Here’s What We Think…

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James and Deborah Fallows are living the life we dream about.

Flying from town to town across America, embedding themselves in the community and writing about what they find.

James has done this for years as national correspondent for The Atlantic.

For the book “Our Towns,” he and his wife alternate writing chapters as they visit places such as Eastport, Maine, Greenville, South Carolina, Burlington, Vermont and Winters, California.

Every town they write about is a place you’d love to visit. That’s how vivid the writing is; you feel like you are transported to these magical communities.

Their prose is so descriptive,  the town’s stories are so compelling that you find yourself fantasizing about visiting or living there.

They seem to find the people that make a place go and spend time at brewpubs, YMCA’s, libraries and innovative schools.

They look for vibrant downtowns, committed business and civic leaders and along the way you become invested in the towns they write about.

All of the towns have a story and an arc: from despair to revitalization.

Some have  fully “arrived” — places like Greenville and Burlington and Holland, Michigan some are on the way (Eastport, Maine) but all have some common elements:

Committed citizens, a willingness to invest, a desire to improve, honesty about the problems they face, schools that take chances and set high standards, an embrace of culture and quality of life amenities and an ability to celebrate their wins. They aspire and they have civic pride. They also seem to have microbreweries. Seriously.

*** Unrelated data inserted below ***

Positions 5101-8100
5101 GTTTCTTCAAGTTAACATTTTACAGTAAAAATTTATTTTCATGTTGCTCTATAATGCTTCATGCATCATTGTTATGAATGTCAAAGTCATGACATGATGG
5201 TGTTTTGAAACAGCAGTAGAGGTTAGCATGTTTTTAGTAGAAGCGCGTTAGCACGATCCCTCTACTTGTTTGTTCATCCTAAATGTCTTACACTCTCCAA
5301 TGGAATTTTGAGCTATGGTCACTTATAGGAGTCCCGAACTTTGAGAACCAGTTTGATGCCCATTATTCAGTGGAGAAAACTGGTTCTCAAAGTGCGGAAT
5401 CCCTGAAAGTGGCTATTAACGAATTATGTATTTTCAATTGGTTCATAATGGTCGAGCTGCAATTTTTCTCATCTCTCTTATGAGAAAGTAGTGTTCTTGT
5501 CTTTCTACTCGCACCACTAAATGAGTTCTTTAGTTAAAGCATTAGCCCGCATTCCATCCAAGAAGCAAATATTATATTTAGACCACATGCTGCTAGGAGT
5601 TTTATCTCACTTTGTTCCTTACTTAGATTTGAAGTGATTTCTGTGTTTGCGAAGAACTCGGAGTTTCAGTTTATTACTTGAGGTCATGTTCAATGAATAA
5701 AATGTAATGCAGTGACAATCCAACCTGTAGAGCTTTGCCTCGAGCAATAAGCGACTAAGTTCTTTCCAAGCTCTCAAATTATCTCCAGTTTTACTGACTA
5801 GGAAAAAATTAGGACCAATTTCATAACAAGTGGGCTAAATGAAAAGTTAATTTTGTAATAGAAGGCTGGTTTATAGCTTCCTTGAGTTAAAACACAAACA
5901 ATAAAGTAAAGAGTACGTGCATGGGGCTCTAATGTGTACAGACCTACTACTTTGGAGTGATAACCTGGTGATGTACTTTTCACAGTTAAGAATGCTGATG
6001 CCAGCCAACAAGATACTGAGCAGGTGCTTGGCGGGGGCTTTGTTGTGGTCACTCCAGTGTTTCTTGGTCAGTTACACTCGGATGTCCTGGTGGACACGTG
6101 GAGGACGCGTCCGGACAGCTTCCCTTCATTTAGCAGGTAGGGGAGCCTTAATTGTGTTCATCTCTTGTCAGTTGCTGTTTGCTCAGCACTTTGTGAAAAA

Anyway, the Fallows’ have come up with 11 signs a city will succeed based on their travels.

Here they are:

—Divisive national politics seem a distant concern.

—You can pick out the local patriots. You can answer the question “who makes this town go?” Sometimes it’s a mayor or council member. Sometimes it’s a volunteer or local business leader.

—Public private partnerships are real. Successful towns can point to examples and say “this is what a partnership means.”

—People know the civic story. America has a story. So does California. And so do successful towns and cities.

—They have a downtown. And that downtown is healthy and has some ambition. Good bones are critical but not enough.

—They are near a research university. This is somewhat controversial because not every successful town is so blessed. But it helps.

—They have and care about a community college.

—They have unusual schools. Schools that innovate, take risks and deliver.

—They make themselves open. Great cities are inclusive and work to assimilate newcomers.

—They have big plans. They aspire, they have vision and they execute.

—They have craft breweries. Fallows calls this perhaps the most reliable marker. His point: “ A town that has craft breweries also has a certain kind of entrepreneur and a critical mass of mainly young customers.”

He challenges us to find an exception. Fortunately, both Delray and Boca have craft breweries. So does Boynton Beach.

Take a look at the list and see how many signs we have. Drop us a line and let us know your thoughts.

Meanwhile, if you’re looking for a good summer read check out “Our Towns.”